Blasts from the Past: Behind the Scenes at the Museum by Kate Atkinson (1995)

Cover imageThis is the latest in a series of occasional posts featuring books I read years ago about which I was wildly enthusiastic at the time, wanting to press a copy into as many hands as I could.

Hard to imagine a time when Kate Atkinson wasn’t a literary household name, albeit one seemingly doomed not to win another literary prize after bagging both the Whitbread First Novel and Book of the Year Awards with Behind the Scenes at the Museum. I was a bookseller at the time, handed a proof by my Transworld rep who promised it would be the next big thing, hardly an infrequent occurrence but he proved to be spot on. It sold and sold.

Behind the Scenes at the Museum is the story of Ruby Lennox told in her own voice from the moment of her conception, heralded by a few grunts and groans from her father while her mother feigns sleep. Ruby and her family live above their pet shop in the shadow of York Minster. Theirs is a story of humdrum family life in the ‘50s – endless housework, minor peccadilloes on the part of Ruby’s father, homework, weddings and funerals. Interwoven with Ruby’s story is that of her great-grandmother, her grandmother, uncles, aunts and cousins as they struggle through two world wars. But there are small gaps in the narrative, hints of something amiss. Family secrets, long hidden, begin to surface – one so devastating that it overwhelms Ruby even as it explains so much that has been puzzling in her life.

You could say Atkinson’s writing career to date is a game of two halves – the Jackson Brodie books with their popular appeal which translated beautifully to TV, and novels such as Life After Life and Human Croquet which dip a toe in postmodern water. She’s a wonderfully inventive writer whose work continues to delight her many fans, me included.

What about you, any blasts from the past you’d like to share?

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33 thoughts on “Blasts from the Past: Behind the Scenes at the Museum by Kate Atkinson (1995)”

  1. Oh yes. I remember reading this years ago, and forthwith placing Atkinson on my list of Must Read Authors. Perhaps I too should revisit it (but I probably won’t – so much to do, so little time). Nevertheless, this is an excellent idea, this revisiting. I’m tempted!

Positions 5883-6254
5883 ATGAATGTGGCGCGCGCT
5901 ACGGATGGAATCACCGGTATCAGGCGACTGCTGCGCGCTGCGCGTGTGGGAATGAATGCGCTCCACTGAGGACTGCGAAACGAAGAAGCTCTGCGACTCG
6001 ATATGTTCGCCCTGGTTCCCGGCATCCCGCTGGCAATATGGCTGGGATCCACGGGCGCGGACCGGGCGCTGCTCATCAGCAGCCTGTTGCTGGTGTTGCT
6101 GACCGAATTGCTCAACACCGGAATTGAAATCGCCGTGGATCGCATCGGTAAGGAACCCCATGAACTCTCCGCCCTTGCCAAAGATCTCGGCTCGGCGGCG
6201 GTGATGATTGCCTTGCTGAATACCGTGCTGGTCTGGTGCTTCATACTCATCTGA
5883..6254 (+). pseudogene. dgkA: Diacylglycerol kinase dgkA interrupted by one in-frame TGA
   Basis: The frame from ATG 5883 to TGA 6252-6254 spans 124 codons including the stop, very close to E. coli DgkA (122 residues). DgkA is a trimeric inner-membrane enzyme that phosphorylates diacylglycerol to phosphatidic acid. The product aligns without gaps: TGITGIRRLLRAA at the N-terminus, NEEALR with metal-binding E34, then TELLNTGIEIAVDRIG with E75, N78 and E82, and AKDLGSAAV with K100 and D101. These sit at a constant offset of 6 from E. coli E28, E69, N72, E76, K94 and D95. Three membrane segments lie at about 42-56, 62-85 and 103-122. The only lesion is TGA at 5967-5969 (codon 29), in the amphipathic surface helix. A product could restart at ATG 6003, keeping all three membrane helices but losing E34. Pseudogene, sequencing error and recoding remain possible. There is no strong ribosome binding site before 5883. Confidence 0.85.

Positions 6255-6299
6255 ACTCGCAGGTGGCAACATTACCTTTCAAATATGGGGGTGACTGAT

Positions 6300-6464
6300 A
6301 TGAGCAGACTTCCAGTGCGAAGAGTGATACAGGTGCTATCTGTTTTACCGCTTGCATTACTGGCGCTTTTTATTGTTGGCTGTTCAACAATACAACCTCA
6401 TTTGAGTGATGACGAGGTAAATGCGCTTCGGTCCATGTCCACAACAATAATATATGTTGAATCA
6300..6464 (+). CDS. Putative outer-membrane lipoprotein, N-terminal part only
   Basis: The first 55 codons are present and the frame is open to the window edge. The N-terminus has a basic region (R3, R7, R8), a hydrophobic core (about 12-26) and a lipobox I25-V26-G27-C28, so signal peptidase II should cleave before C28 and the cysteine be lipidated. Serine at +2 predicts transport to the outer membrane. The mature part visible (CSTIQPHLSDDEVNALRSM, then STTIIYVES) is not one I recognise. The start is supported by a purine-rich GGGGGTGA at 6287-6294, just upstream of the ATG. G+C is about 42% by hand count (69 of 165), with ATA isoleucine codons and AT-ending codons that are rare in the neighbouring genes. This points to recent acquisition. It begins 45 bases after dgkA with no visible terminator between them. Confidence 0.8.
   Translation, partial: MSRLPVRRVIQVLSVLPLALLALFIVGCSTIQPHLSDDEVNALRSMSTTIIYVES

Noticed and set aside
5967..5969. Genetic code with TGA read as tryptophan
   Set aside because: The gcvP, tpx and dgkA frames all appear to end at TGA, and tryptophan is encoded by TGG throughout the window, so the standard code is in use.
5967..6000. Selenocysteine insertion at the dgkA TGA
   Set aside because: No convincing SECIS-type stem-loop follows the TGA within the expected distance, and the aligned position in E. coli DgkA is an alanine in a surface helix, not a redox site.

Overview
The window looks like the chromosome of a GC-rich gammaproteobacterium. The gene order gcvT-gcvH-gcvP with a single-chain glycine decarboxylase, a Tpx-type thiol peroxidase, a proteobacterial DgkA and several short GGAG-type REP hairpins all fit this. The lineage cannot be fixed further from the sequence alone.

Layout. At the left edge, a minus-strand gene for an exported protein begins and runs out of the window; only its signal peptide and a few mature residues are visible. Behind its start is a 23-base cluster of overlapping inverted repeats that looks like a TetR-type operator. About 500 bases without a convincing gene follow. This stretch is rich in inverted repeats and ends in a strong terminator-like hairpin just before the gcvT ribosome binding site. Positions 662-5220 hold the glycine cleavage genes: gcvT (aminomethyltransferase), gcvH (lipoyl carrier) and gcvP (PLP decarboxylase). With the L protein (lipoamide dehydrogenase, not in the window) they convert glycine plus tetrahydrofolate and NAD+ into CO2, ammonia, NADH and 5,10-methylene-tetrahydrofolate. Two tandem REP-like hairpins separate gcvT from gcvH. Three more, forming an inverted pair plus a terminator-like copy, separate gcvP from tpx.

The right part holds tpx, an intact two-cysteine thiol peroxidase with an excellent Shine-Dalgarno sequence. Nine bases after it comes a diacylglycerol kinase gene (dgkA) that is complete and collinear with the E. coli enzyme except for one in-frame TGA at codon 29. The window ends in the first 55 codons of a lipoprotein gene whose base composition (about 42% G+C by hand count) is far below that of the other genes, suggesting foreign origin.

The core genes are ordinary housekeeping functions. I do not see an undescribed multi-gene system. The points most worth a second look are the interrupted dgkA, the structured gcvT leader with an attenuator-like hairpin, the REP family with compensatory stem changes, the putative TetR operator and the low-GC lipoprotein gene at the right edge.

2. I adored this when it came out! It felt like a breath of fresh air. I was a student and buying a new book was a big thing for me given my financial situation, but I’ve such a clear memory of buying it in the student union bookshop. I don’t always have such clear memories of where I first encountered books but this stayed with me. Such a great writer.

  3. I’ve read five Atkinson novels. I read three of Brodie novels + Life After Life & A God in Ruins. The ending of A God in Ruins was brave and interesting and very well-researched. I enjoy and admire Atkinson, although her style has an ‘un-thought-out-ness’ (to coin a term) that can start to feel a bit same-y. Also a bit like no one would ever dare edit her! I’ve still never read Behind the Scenes and I feel I am missing out there. Will rectify eventually!

  4. This is a brilliant book, I remember how fresh it felt when it first came out, that dual time line! I didn’t realise Jackson Brodie had appeared on tv?!

    1. Isn’t it, just! As I remember all the Jacksons apart from the newest have been adapted by the BBC starring Jason Isaacs who is an excellent Jackson. Hope you can track them down.

  5. I love Kate Atkinson’s range, but she’s an author whose work I either feel really hot or cold about for some reason. Behind the Scenes is one that stands out in my memory as being particularly wonderful – one I wouldn’t mind revisiting.

  6. It’s interesting to hear about one of Atkinson’s early books almost 30 years on. Has her writing changed much over the years, or is this similar in style to her recent non-Brodie books (e.g. Transcription and Gaiety)?

  7. I’m not such an Atkinson fan as you I don’t think. But I did read this and a couple other of her earlier novels. I remember enjoying this one enormously. Nice to be reminded of it.

  8. I requested it from the library just a couple of days before your post – now I’m about 100 pages in and really enjoying it. The tone, the characters, the various historical periods… Am very curious to see where it will lead and whether I too will be surprised by the family secrets.

      1. I’m back, having finished the book. Loved it! I loved Ruby’s voice (I was wondering whether Atkinson would manage to sustain it throughout, and she does) and even though I knew there was something “hidden” waiting to surprise me, I really didn’t expect how dark it would turn. I also really enjoyed the older family stories and how good she is at making all the different settings come to life. So, Kate Atkinson and Ruby Lennox have made another happy reader.

        1. Thanks so much for coming back letting me know how you got on, and delighted that you enjoyed it. I’m not keen on child narrators at all but Atkinson nails it with Ruby. I agree with you about the secret – quite shocking the first time I read it.

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